I loved engineering. But education was my passion. I joined the College of Education as a math education major shortly after.
I started doing research with Dr. DeLeon Gray [an assistant professor of educational psychology] and with his SMART Collaborative. I realized that a lot of research is done near universities, which is typically a city or suburb. I wondered how the research would apply to the kids I would teach if I moved back home. Would I need to adapt the research? Would my students even understand the context? Would we even have any funding to support applying research?
I kept asking, “Why does no one care about my hometown and the challenges its faces? No one cares about the students there. No one wants to do anything.”
Then a mentor of mine responded with, “You know, you’re from a rural area. So why don’t you something?”
At the time I was against it. How was a girl from the middle of nowhere going to accomplish something big enough to make a difference? I thought back to the confidence barriers I faced in high school. I realized my former teachers weren’t necessarily discouraging us.They were just telling us the reality.
Unless somebody of influence actually cared about our challenges, people in our community would continue to have very few opportunities.
Reality is important, but students also need hope. That’s where the idea for Meet My Future came from. Kids from rural areas will face challenges, but they have to know they can overcome them.
My junior year, I took a course on world populations and food prospects [ that Alumni Distinguished Professor of Crop Science Bob Patterson taught]. One of our assignments was to write a grant proposal for something we were passionate about. I took that as an opportunity to write a real grant proposal. I submitted 25 pages about my plans for Meet My Future and asked for specific feedback to improve it so I can submit it for actual funding.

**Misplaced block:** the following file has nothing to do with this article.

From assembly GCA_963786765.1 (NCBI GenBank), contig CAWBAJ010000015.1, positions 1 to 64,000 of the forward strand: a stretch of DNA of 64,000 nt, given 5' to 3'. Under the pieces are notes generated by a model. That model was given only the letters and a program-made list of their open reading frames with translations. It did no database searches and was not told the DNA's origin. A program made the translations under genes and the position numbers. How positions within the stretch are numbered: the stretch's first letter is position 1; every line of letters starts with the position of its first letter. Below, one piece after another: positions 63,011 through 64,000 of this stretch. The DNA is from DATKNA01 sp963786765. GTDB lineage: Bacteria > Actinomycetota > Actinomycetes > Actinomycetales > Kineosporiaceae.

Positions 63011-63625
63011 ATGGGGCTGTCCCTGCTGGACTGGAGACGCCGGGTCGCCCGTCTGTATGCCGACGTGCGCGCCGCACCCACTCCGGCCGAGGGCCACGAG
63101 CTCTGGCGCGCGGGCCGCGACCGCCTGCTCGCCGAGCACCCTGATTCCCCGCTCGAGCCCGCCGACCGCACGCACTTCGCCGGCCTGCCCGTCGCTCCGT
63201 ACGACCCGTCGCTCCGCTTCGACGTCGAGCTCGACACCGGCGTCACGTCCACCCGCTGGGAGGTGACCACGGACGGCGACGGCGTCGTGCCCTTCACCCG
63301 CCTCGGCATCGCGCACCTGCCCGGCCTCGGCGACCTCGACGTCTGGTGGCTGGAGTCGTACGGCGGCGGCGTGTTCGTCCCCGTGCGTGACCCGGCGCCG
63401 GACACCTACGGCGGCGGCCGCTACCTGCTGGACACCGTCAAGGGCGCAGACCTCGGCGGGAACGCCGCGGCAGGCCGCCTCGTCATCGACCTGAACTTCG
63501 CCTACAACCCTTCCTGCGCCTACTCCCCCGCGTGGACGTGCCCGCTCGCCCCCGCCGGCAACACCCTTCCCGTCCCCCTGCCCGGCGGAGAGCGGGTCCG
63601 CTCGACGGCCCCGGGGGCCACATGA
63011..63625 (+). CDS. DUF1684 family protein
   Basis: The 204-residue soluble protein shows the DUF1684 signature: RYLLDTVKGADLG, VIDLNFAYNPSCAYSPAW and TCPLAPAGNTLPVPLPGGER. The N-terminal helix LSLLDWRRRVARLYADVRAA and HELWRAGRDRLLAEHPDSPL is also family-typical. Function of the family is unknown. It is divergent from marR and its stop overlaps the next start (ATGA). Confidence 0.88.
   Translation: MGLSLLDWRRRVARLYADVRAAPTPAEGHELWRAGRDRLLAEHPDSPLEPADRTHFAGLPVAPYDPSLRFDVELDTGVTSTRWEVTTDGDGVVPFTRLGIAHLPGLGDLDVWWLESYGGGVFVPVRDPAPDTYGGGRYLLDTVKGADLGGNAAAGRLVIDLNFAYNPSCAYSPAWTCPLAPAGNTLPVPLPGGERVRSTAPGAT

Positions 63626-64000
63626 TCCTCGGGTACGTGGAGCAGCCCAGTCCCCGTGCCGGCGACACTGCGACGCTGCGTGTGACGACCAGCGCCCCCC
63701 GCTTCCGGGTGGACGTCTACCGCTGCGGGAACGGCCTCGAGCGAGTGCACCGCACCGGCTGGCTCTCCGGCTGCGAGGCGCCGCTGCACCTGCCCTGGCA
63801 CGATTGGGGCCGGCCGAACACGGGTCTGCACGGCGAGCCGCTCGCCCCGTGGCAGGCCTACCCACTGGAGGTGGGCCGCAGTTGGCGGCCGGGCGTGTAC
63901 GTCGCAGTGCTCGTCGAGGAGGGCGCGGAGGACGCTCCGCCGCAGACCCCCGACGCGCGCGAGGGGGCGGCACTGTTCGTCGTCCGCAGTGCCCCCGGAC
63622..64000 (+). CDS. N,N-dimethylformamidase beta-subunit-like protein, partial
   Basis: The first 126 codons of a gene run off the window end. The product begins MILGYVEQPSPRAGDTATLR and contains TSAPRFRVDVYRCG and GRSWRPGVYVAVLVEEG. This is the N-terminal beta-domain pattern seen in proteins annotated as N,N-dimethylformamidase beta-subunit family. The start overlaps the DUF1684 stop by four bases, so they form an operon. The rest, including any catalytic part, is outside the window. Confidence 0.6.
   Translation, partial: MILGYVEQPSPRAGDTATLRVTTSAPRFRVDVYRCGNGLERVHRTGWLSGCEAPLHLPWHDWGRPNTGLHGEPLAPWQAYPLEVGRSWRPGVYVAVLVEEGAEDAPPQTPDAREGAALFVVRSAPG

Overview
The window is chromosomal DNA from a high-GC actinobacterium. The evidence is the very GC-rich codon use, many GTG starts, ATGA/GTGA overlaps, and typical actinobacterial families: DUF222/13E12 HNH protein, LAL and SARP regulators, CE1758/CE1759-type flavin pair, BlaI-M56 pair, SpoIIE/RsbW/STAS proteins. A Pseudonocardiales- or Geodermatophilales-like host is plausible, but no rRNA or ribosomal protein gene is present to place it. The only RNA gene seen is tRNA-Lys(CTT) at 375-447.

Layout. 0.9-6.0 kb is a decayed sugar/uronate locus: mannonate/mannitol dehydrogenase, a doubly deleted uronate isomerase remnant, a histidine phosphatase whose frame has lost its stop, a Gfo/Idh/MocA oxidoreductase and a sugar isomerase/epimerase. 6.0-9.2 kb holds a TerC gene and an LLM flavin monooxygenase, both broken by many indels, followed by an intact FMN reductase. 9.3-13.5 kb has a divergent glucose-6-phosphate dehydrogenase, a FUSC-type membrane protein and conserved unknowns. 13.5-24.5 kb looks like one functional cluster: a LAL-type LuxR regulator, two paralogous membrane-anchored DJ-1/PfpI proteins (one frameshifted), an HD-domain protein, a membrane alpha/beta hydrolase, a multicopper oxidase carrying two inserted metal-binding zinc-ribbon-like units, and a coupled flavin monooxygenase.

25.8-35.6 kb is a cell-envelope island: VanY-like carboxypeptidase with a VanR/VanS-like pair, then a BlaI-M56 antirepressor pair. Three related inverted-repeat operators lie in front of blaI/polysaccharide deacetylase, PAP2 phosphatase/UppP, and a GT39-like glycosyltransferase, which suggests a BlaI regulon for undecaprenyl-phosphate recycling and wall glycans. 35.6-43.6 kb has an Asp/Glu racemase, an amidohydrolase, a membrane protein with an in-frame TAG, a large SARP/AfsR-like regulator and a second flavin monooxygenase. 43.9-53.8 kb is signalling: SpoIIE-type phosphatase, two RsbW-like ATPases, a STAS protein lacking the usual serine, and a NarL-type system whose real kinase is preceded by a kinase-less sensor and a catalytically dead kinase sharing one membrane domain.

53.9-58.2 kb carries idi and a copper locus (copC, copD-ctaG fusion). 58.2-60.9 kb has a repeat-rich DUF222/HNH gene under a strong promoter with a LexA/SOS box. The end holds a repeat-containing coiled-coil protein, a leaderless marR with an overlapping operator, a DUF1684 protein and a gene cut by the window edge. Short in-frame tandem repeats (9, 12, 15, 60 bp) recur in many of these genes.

I also reached out to the elementary school I attended Sandy Ridge Elementary School to implement the first version of it there. Right now, it’s in their fourth and fifth grade curriculum. We encourage those students to build a vision and we give them access to knowledge so they can decide the type of life they want to lead rather than letting life just happen to them. We try to educate them on things outside of the communities, close to their communities and opportunities that exist within their communities.
I hope to implement the program when I begin teaching in Lenoir County. I also know the Truman Scholarship will be part of extending this program by enabling me to continue my education. I am not quite sure where the program or I will end up long-term. The best thing I could envision is living in a rural community and seeing hope come back there. I just want to spend my life empowering people and helping them achieve their goals. — As told to Leah W. Jarvis